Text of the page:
The kiss-off is a particular type of break-up song. Less self-pitying than your average heartbreak anthem, it is there to provide catharsis. These are songs to tell your ex just how badly they messed up, to make them jealous they no longer get to be with you, or simply to make them wish they’d never been born. It’s why you won’t find excellent indie rampages such as “The Rat” by The Walkman on this list, given it’s more a case of “we can’t let each other go” than “good riddance”.
The best kind of kiss-off song tends to be upbeat, again defying the traditional “breakup” track and offering the chance to dance off that residual anger, rather than bottling it up. Many artists end up actually thanking their ex for making them realise they’re better off single, or else finding someone more deserving.
From defiant R&B to rollicking pop-rock, here are the 22 best kiss-off songs of all time.
22. “abcdefu” – Gayle (2021)
One of the biggest viral songs on TikTok was written by 17-year-old artist Gayle, which explains the unfiltered, gloriously melodramatic nature of the lyrics. It’s certainly one of the most explicit kiss-off songs in recent memory, with the chorus serving as a heady dose of rage to be sung at full volume: “ABCDEF you and your mom and your sister and your job/ And your broke-ass car and that s*** you call art/ F*** you and your friends that I'll never see again/ Everybody but your dog, you can all f*** off.” Ouch.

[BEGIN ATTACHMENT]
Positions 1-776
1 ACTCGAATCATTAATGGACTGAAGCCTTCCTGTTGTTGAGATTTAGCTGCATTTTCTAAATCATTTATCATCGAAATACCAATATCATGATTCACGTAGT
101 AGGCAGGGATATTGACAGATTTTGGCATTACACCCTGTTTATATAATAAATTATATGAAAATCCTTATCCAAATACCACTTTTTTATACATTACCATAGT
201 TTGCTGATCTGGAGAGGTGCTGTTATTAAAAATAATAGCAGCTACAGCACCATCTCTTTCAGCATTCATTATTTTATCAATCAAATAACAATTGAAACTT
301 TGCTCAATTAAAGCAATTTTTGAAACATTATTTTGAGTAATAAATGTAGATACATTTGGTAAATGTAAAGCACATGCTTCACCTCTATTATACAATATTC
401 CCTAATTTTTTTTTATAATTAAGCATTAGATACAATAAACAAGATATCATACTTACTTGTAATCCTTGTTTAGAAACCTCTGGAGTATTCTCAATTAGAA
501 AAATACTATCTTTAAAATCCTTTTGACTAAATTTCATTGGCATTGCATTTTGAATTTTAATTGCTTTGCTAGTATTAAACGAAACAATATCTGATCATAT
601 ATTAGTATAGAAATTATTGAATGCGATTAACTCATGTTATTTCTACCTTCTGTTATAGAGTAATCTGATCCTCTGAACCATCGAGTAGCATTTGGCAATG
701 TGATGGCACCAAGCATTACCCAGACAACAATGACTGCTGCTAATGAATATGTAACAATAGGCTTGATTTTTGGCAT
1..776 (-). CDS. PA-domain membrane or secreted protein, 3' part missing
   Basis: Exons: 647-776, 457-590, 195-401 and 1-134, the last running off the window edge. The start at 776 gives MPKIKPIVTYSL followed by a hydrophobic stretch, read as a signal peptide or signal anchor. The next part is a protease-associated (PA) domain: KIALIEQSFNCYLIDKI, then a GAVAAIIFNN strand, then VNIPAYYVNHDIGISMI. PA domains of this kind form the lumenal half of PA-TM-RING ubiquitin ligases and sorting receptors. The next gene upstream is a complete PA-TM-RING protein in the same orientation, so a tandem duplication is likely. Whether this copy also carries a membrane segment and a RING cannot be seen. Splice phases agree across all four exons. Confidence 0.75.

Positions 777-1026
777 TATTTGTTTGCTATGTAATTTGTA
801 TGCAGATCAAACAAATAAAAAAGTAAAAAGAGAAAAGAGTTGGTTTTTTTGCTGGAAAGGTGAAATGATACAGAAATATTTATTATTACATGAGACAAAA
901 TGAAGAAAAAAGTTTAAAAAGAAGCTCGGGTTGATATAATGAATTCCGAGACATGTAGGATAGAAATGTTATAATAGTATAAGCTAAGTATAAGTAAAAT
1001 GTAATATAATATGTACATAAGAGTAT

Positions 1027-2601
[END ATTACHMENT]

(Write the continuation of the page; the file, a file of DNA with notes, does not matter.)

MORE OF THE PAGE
21. “Miss Me More” – Kelsea Ballerini (2017)
Country music has provided fertile ground for many a heartbroken singer, but Kelsea Ballerini decided to take a different route. This foot-stomping track is delivered like a letter to her ex, telling him about everything she’s rediscovering now she’s rid of him: “I put on my old records that I hid in the back of the closet/ And I turn them up to 10/ And then I played them all again/I found my independence/ Can’t believe I ever lost it.”
20. “Thanks fr th Mmrs” – Fall Out Boy (2007)
Emo kids, unite! This theatrical banger from Fall Out Boy takes aim at an ex, but also the band’s own label, which had asked them to cut down their frequently verbose song titles. Over thrashing drums, singer Patrick Stump thanks his ex for the memories “even though they weren’t so great”, before citing a line from the play and film Closer: “He tastes like you only sweeter.”
19. “Too Little, Too Late” – JoJo (2006)